W3C home > Mailing lists > Public > public-credentials@w3.org > April 2017

Re: Blockchain Standardization (was Re: PR for playground)

From: Adrian Hope-Bailie <adrian@hopebailie.com>
Date: Mon, 3 Apr 2017 16:18:09 -0700
Message-ID: <CA+eFz_+cXc+OcedWrRtAcGkeL-db+NBWo4LvJGNia6jzCmwBHA@mail.gmail.com>
To: Melvin Carvalho <melvincarvalho@gmail.com>
Cc: Manu Sporny <msporny@digitalbazaar.com>, W3C Credentials Community Group <public-credentials@w3.org>, Greg Adamson <g.adamson@ieee.org>, Timothy Holborn <timothy.holborn@gmail.com>, Blockchain CG <public-blockchain@w3.org>
On 2 April 2017 at 12:24, Melvin Carvalho <melvincarvalho@gmail.com> wrote:

>
>
> On 2 April 2017 at 20:29, Adrian Hope-Bailie <adrian@hopebailie.com>
> wrote:
>
>>
>> On 2 April 2017 at 04:19, Melvin Carvalho <melvincarvalho@gmail.com>
>> wrote:
>>
>>>
>>>
>>> On 2 April 2017 at 04:19, Manu Sporny <msporny@digitalbazaar.com> wrote:
>>>
>>>> bcc: Credentials CG
>>>> cc: Blockchain CG
>>>>
>>>> Migrating this thread to the Blockchain CG mailing list as it's become
>>>> more blockchain-y, than web payments-y or verifiable claim-y.
>>>>
>>>> For those that didn't see the start of this thread, it is here:
>>>>
>>>> https://lists.w3.org/Archives/Public/public-credentials/2017
>>>> Mar/0023.html
>>>>
>>>> On 03/31/2017 11:25 PM, Adrian Hope-Bailie wrote:
>>>>
>>>>> I am interested to hear from those of you involved what the goals of
>>>>> these [Blockchain Standardization] initiatives are?
>>>>>
>>>>
>>>> I think the goals are different between the standards bodies, and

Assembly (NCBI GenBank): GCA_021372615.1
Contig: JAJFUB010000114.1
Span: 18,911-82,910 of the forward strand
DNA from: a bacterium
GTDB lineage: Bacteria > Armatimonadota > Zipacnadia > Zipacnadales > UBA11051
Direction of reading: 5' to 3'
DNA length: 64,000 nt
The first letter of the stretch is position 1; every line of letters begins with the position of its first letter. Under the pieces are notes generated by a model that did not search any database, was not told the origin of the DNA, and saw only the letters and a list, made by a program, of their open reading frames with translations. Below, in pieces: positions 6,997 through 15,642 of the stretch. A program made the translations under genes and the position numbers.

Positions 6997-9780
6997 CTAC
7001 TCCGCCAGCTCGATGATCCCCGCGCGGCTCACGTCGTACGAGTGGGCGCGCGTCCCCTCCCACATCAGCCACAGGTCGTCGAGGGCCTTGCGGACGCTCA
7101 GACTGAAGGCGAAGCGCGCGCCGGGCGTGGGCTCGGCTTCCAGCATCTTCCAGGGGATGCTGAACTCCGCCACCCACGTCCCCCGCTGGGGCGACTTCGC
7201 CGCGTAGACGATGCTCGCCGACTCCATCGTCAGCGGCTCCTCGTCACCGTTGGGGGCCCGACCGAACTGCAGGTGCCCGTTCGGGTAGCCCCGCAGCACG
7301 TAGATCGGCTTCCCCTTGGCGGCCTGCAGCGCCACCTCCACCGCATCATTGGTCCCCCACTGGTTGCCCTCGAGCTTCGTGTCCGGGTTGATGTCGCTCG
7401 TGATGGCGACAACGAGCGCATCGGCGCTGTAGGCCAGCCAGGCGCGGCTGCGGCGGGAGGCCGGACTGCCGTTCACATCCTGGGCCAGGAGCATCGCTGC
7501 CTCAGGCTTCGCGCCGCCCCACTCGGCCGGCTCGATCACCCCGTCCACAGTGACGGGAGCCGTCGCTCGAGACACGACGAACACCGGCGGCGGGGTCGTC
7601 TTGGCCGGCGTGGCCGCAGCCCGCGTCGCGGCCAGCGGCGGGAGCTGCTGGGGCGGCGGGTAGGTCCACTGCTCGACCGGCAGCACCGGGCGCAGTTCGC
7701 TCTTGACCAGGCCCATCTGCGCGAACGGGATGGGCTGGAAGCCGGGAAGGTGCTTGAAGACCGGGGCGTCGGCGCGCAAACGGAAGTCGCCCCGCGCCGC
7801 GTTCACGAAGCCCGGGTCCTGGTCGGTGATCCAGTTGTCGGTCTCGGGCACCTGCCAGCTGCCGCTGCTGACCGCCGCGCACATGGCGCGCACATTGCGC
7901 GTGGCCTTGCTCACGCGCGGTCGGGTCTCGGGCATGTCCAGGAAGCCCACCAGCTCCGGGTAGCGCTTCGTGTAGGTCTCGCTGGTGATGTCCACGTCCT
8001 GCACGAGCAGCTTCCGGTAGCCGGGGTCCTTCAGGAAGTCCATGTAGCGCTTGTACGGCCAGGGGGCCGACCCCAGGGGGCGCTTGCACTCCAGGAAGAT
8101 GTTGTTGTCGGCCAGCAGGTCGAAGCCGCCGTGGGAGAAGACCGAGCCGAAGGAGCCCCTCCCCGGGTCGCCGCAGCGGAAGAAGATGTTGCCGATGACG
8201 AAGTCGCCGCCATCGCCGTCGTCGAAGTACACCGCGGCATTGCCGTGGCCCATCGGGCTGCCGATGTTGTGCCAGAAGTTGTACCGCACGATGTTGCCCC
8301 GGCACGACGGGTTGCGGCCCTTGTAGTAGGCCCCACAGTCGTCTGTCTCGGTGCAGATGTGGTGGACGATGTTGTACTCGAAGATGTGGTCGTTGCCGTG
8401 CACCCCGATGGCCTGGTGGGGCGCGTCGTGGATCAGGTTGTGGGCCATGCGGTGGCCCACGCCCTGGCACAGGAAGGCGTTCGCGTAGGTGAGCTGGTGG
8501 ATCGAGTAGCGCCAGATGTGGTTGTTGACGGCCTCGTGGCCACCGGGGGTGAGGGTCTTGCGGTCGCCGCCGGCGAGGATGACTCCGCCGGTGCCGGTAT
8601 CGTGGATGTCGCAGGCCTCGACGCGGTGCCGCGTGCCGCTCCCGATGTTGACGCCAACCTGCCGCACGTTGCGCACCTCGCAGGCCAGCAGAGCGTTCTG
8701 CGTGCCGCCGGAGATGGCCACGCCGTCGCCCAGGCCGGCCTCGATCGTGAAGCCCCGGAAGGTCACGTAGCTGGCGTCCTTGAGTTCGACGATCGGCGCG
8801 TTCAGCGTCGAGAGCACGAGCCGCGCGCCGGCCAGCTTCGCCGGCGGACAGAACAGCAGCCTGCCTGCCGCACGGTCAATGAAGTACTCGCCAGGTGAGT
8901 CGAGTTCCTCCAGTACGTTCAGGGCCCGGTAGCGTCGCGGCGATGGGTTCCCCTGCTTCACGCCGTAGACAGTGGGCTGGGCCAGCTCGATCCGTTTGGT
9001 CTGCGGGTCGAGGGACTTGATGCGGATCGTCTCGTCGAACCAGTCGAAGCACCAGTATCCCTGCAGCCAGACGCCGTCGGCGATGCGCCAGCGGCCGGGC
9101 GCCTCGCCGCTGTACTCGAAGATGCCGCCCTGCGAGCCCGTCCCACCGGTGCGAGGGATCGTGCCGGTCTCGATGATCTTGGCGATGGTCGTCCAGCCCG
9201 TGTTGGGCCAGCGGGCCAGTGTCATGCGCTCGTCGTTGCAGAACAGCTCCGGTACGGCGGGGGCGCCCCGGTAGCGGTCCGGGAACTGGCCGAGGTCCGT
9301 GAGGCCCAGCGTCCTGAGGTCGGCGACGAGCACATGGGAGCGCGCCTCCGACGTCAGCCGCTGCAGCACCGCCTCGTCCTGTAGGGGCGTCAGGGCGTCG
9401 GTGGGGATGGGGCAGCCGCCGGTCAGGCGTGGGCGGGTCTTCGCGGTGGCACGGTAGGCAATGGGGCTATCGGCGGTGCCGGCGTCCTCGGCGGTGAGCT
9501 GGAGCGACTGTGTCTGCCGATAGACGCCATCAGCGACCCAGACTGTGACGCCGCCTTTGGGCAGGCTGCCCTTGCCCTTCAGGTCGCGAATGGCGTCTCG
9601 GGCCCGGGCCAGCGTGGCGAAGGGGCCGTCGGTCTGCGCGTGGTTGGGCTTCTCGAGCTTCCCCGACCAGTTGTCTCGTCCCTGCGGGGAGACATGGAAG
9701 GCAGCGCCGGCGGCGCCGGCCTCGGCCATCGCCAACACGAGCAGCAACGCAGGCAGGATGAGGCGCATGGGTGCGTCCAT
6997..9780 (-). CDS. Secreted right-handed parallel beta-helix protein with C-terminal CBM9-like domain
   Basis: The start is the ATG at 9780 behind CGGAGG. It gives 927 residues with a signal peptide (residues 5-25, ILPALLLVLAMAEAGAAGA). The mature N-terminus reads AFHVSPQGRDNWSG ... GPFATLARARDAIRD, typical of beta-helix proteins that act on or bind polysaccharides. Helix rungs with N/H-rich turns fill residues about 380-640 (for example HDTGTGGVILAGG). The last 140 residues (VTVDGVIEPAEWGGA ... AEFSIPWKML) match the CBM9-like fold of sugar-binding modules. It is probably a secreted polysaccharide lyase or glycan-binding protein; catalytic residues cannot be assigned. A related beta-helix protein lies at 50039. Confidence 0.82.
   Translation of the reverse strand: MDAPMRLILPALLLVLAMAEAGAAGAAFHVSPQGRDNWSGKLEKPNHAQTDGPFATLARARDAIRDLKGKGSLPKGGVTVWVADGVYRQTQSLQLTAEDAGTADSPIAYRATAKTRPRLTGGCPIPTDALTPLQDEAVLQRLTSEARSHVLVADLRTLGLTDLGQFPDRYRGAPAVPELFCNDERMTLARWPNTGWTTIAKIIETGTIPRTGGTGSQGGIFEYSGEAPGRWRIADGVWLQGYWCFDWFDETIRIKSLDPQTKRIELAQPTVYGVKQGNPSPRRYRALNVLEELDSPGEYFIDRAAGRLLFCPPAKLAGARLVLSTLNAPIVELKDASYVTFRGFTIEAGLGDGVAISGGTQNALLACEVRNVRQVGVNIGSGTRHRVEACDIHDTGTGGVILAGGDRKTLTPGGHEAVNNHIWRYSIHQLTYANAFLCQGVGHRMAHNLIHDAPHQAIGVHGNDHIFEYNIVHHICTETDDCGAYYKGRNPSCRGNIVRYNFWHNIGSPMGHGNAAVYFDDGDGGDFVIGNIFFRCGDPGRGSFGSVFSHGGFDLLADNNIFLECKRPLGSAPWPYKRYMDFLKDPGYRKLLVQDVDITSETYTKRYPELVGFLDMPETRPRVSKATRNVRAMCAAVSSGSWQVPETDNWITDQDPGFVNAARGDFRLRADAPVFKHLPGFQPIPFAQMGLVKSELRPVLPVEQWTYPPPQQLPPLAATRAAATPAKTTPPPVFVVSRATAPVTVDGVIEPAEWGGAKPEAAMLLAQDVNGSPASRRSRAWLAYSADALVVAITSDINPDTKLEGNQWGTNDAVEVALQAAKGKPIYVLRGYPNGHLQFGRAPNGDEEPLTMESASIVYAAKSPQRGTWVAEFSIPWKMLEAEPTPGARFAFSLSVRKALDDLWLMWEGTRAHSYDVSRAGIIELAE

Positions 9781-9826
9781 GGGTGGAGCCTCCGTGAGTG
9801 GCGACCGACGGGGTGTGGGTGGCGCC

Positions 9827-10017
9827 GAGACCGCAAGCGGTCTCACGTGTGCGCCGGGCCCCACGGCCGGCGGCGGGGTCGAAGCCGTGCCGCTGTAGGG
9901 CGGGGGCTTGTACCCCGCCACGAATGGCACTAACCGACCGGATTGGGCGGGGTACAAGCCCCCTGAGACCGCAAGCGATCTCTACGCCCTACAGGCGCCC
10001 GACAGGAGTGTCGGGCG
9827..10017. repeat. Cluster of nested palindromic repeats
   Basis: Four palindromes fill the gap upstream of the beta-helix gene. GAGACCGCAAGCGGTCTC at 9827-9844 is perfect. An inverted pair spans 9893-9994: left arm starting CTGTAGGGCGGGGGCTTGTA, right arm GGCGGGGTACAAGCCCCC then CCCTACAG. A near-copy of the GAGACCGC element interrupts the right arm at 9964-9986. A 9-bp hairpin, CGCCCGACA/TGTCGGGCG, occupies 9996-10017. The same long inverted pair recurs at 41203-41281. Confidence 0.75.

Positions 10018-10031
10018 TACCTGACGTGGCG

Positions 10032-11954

>>>> personally, I find it very difficult to track everything going on at the
>>>> moment as things are still very dynamic.
>>>>
>>>
>> So it's not just me!
>>
>>
>>>
>>>> What are you trying to standardize?
>>>>>
>>>>
>>>> I've heard at least these answers to that question:
>>>>
>>>> * governance for each blockchain
>>>> * decentralized identifiers
>>>>
>>>
>>> I think we have to standardize decentralized identifiers, as everything
>>> else is built on that.
>>>
>>> +1
>>
>> I feel like a lot of the technical standardization work is riding the
>> blockchain hype. It's big "S" standardization just for the sake of
>> standards bodies not wanting to miss the boat.
>>
>> Somebody please tell me what an ISO technical committee is going to
>> standardize wrt DLT and Blockchain. The ISO process is way too slow to be
>> effective in such a fast developing area.
>>
>> IMO technical standardization it will be ineffective until it has a
>> focused use case (like DIDs). Part of the reason Interledger has been
>> successful is that it's not trying to standardize something broad like DLT
>> it's focused on value transfer.
>>
>>
>>
>>> We've been stuck on this topic for 10 years as everyone has their pet
>>> favorite identity system.
>>>
>>> What is needed is a system that will interoperate, and we should
>>> aggressively throw out identity systems on the criteria that cant be shown
>>> to interoperate (which is most of them!) or have significant traction.
>>>
>>> The main problem I see is that people are fascinated by overloading
>>> identifiers to do two (or three) different things.  This is wrong.
>>> Identifiers should be opaque.  The reason being that different people will
>>> overload in different ways, and that leads to failure to interoperate, and
>>> balkanization.
>>>
>>
>> Actually I think the problem is interoperability in the various protocols
>> used to resolve and discover addresses and services from an identifier/name.
>>
>> And crucially, the need for identifiers to be useful and accessible to
>> humans.
>>
>
> Typically a human will never see their URI.  Inquisitive developer types
> might dive into that, but not regular users.
>
> Tied to those URIs will be human readable labels, such as firstame
> lastname (e.g. facebook) or email address (eg google), but neither of these
> will be your unique URI, they will be artifacts of UI.  There is a trap
> that is easy to fall into, which is to conflate the operation of the UI (ie
> what a user types in), with the universal identifier used to create a